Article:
What can be done to eliminate this blind spot? There are four options to consider: rewriting the applications, using proprietary database mechanisms, relying upon Web application audit information, and using external database audit devices.

Rewriting the Applications

The most obvious approach to identifying each user to the database is to rewrite Web applications so they access a unique database account for each user. Doing so enables native database auditing tools to record each transaction with the appropriate user name. Unfortunately, it’s an unrealistic solution for several reasons:

  • Scalability and performance: Web applications, especially Internet-connected applications, are required to support thousands (or tens of thousands) of concurrent users while maintaining short response times. In such an environment, if the Web server were to open a new database connection for each request, a tremendous increase in response time would result. Alternatively, if the Web server maintains an open connection for each user session to mitigate the response time increase, the database must maintain thousands (or tens of thousands) of active sessions, greatly increasing the cost of server hardware.
  • User management responsibilities: Creation of unique database user accounts shifts user management, authentication, and application-level authorization responsibilities from the application administrator to the database administrator. This requires significant change to organizational responsibilities, but most database administrators don’t have the information, time, or tools to tackle such a task. In addition, the database server isn’t a suitable user management platform. Some of these issues may be reasonably addressed through deployment of an integrated user management environment that’s interoperable with the database server and the Web application. Kerberos, for example, can be used with DB2 for this purpose. Regardless, user management is challenging.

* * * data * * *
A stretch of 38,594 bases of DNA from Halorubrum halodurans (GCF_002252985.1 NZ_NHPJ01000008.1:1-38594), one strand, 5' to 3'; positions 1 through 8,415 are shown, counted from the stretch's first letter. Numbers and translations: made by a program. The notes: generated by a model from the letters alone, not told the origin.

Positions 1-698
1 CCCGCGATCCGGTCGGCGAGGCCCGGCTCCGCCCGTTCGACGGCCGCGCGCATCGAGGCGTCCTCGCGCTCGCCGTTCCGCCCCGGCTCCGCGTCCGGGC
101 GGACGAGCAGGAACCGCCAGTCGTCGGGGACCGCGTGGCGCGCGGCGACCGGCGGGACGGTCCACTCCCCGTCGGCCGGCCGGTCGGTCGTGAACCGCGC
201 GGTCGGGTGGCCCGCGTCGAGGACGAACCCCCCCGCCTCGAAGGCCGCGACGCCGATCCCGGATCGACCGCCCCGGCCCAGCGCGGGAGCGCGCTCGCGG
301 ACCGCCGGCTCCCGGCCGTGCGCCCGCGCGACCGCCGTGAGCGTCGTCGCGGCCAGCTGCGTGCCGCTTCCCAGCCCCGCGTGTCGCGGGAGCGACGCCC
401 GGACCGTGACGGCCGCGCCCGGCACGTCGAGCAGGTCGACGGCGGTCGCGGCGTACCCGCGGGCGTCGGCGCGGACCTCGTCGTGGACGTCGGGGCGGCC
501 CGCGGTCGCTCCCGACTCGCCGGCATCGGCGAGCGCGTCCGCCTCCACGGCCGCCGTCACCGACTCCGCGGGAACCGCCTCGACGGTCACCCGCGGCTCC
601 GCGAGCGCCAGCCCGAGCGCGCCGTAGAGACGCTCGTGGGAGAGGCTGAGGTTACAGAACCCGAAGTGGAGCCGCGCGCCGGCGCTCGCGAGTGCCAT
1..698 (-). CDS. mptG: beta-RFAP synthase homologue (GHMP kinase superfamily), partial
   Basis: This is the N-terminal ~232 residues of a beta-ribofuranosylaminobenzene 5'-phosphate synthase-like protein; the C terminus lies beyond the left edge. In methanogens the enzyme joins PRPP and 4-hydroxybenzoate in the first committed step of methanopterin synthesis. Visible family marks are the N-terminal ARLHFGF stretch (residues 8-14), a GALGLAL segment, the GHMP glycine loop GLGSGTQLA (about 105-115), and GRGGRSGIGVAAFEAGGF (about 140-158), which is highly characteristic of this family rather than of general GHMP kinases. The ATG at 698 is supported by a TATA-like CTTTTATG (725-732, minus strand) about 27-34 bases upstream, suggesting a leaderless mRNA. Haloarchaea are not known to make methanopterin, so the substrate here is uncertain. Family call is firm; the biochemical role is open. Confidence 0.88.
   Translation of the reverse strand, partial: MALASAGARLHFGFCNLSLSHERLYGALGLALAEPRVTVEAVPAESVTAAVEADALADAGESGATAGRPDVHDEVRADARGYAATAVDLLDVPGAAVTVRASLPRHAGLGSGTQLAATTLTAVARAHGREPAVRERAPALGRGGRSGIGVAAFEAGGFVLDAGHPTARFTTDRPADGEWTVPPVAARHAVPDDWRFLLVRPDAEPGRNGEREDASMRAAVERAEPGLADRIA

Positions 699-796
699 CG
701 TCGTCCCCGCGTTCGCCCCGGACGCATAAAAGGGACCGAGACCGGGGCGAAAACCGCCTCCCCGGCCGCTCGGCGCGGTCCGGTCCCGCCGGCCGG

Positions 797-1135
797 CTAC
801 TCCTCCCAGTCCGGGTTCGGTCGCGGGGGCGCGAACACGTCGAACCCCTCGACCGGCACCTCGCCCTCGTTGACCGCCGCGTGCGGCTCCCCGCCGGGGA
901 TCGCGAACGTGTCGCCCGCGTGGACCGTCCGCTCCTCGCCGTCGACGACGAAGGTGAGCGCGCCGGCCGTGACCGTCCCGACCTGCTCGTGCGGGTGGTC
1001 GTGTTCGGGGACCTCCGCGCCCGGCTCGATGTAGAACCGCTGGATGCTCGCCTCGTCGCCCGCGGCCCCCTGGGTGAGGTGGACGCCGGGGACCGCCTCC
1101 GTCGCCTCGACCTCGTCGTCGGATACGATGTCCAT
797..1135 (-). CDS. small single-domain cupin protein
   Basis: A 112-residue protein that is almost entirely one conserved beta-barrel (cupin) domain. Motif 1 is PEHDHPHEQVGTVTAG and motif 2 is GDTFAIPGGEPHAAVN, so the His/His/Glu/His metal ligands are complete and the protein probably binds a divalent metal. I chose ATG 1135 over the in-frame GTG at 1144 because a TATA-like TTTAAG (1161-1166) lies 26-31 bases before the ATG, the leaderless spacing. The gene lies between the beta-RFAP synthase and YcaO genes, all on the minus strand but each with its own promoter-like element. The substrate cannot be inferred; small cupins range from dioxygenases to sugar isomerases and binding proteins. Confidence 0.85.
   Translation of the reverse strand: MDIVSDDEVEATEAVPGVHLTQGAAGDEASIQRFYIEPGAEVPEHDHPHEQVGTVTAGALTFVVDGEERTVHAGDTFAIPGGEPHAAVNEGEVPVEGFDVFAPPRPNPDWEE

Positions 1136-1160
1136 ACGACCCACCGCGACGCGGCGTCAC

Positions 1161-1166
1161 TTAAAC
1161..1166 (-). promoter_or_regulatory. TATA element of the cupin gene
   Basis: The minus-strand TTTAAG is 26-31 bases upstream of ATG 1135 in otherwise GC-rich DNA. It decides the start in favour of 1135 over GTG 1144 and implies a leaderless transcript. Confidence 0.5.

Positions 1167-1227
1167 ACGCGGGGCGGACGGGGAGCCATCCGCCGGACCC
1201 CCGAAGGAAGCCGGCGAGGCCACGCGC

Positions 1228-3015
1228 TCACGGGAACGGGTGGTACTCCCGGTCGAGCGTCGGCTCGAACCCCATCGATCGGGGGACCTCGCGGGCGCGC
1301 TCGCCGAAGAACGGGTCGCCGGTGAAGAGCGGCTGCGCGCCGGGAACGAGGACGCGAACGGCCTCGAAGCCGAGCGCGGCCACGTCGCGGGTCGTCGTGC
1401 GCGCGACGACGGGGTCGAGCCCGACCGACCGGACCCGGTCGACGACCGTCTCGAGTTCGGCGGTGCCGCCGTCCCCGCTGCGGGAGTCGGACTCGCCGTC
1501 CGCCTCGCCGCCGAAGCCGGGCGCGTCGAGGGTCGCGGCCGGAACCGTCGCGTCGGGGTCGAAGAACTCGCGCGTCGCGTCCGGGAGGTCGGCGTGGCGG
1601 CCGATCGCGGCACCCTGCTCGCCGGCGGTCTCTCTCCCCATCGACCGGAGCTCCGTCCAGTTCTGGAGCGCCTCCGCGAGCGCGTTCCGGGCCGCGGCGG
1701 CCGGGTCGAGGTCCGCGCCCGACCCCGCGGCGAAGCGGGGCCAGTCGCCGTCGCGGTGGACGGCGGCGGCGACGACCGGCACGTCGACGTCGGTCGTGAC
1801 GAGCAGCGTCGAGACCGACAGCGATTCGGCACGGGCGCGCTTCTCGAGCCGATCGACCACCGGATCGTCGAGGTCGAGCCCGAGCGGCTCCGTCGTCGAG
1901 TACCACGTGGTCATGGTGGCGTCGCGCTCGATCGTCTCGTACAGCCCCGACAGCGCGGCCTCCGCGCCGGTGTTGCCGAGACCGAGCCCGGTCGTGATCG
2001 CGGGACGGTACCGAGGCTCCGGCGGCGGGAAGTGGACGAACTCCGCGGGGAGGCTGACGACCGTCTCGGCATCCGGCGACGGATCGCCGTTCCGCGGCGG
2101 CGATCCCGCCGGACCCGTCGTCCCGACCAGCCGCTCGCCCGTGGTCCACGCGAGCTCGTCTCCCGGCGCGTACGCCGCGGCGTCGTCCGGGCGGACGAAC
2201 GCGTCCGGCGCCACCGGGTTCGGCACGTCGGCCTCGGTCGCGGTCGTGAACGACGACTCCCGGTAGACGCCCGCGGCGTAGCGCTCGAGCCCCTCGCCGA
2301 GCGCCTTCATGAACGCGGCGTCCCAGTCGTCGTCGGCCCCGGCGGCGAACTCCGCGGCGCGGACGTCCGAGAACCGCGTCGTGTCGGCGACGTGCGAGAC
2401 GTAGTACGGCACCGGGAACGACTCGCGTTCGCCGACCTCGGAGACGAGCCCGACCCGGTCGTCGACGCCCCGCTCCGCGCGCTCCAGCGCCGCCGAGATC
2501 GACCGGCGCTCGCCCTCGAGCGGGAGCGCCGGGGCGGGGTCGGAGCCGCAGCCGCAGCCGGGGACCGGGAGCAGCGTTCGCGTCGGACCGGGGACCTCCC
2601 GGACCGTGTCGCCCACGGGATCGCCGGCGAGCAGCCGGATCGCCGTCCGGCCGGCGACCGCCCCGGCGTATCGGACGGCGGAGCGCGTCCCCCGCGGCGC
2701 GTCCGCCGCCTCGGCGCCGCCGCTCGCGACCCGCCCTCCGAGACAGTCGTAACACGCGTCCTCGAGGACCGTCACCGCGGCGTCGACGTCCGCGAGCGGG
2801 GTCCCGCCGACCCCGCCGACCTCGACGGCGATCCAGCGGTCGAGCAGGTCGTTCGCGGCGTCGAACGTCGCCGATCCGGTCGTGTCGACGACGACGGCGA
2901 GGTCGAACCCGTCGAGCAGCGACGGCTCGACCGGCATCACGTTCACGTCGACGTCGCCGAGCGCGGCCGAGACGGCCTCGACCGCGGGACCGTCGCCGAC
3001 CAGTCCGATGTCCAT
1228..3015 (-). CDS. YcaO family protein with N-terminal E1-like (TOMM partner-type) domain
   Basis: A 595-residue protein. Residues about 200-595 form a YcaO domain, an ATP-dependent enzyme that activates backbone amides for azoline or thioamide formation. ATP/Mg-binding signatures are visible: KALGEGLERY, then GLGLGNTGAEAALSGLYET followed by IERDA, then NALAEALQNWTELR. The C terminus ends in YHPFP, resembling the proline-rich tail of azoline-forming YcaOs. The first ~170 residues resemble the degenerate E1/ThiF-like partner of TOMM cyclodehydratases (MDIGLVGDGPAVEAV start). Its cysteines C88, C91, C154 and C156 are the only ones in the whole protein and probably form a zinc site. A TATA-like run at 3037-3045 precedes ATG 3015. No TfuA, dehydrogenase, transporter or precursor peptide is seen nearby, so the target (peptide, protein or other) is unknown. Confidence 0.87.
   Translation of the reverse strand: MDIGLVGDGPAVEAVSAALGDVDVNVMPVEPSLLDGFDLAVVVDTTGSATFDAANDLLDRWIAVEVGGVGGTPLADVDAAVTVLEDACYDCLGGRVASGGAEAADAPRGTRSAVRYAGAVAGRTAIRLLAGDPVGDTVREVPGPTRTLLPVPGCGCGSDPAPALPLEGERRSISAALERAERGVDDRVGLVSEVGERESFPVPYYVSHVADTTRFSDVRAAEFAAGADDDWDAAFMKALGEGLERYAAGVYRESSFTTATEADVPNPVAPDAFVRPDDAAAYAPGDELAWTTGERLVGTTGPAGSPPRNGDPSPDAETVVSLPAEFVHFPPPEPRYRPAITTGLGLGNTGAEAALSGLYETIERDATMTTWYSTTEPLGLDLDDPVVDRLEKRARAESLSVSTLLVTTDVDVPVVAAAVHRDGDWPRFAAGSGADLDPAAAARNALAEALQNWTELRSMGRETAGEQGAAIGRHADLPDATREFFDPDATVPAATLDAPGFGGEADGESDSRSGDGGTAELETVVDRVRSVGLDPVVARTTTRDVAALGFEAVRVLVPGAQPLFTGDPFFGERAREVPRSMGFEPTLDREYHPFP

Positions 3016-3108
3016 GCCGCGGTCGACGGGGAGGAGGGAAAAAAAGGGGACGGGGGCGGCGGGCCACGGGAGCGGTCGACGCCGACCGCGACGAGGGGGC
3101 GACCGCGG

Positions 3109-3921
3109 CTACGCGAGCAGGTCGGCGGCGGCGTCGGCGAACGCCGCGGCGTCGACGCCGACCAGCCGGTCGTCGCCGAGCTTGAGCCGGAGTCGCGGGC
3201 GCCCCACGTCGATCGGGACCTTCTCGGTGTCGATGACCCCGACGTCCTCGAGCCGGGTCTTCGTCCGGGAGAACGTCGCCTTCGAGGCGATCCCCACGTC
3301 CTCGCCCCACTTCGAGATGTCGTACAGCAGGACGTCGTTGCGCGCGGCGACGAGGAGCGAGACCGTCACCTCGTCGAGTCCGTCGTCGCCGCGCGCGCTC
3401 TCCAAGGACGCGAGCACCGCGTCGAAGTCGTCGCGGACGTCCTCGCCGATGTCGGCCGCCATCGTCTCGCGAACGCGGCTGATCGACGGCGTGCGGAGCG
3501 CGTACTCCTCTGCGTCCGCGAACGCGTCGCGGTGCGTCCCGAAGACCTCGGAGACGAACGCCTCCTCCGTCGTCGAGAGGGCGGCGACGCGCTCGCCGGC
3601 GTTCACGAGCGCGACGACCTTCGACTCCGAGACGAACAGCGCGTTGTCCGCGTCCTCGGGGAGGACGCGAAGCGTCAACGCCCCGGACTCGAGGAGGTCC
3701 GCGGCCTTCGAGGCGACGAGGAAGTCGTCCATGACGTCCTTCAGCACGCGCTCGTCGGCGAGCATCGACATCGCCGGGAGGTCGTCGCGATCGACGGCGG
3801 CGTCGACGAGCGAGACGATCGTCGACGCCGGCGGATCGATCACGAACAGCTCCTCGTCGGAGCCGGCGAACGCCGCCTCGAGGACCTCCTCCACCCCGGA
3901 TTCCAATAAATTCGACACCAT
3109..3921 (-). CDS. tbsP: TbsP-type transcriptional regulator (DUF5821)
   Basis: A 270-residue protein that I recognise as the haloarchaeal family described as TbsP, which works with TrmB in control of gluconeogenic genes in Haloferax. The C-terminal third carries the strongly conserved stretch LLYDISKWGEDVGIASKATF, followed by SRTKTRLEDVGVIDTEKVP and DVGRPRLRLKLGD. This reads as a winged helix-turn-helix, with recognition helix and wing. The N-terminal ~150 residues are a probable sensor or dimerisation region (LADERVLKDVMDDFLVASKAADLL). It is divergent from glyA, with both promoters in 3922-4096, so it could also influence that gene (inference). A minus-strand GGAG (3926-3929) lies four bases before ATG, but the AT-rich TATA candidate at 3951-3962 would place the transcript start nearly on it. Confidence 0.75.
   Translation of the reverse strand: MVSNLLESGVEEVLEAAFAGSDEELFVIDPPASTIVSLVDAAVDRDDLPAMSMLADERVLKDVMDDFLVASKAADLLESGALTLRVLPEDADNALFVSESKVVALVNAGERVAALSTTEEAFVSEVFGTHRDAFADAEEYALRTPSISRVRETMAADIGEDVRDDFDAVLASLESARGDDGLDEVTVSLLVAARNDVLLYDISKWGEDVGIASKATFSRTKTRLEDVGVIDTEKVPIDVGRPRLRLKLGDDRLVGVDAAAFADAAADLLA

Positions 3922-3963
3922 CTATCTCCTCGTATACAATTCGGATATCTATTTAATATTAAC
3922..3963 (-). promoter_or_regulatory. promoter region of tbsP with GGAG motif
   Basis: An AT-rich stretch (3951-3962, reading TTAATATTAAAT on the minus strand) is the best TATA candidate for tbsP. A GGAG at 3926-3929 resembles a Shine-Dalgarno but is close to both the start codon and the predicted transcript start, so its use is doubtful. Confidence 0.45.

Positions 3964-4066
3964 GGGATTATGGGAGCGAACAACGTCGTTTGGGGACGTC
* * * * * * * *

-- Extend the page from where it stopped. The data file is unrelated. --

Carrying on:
• Third-party software: Organizations can’t modify proprietary third-party software such as SAP, Oracle EBusiness Suite, PeopleSoft, etc. Usually, the best that can be done is to request that the software vendor add database user audit capabilities in a future release.
  • Cost: Rewriting applications is costly. Code changes, user account migration, testing, and administrator training all consume significant resources. A significant budget should be allocated to these tasks for each application.
  • Implementation schedule: Extensive application and user management changes such as those described above take months to accomplish for a single application. For an organization with hundreds of applications, the transition takes years.
  • Risk: Extensive code changes, particularly in the area of user login, introduce significant risk to application availability. Strategic application changes should be tested extensively before production deployment and monitored closely after deployment.

A Better Approach to Rewriting

Rather than accessing a unique database account for each user, the Web applications may continue to use pooled connections, but be rewritten to embed a reference to user identity in each database request. The database may then be programmed to incorporate the embedded reference information into the audit trail.